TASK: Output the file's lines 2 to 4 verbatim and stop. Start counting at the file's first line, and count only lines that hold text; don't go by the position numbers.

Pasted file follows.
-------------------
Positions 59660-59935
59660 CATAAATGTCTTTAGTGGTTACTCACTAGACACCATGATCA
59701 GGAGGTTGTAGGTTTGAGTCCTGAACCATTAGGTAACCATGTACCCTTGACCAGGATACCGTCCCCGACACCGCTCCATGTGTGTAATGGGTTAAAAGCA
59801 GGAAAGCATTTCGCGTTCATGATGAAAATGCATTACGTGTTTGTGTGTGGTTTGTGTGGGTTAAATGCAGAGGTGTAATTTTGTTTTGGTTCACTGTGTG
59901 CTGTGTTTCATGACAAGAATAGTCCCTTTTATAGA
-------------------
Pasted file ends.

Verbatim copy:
59660 CATAAATGTCTTTAGTGGTTACTCACTAGACACCATGATCA
59701 GGAGGTTGTAGGTTTGAGTCCTGAACCATTAGGTAACCATGTACCCTTGACCAGGATACCGTCCCCGACACCGCTCCATGTGTGTAATGGGTTAAAAGCA
59801 GGAAAGCATTTCGCGTTCATGATGAAAATGCATTACGTGTTTGTGTGTGGTTTGTGTGGGTTAAATGCAGAGGTGTAATTTTGTTTTGGTTCACTGTGTG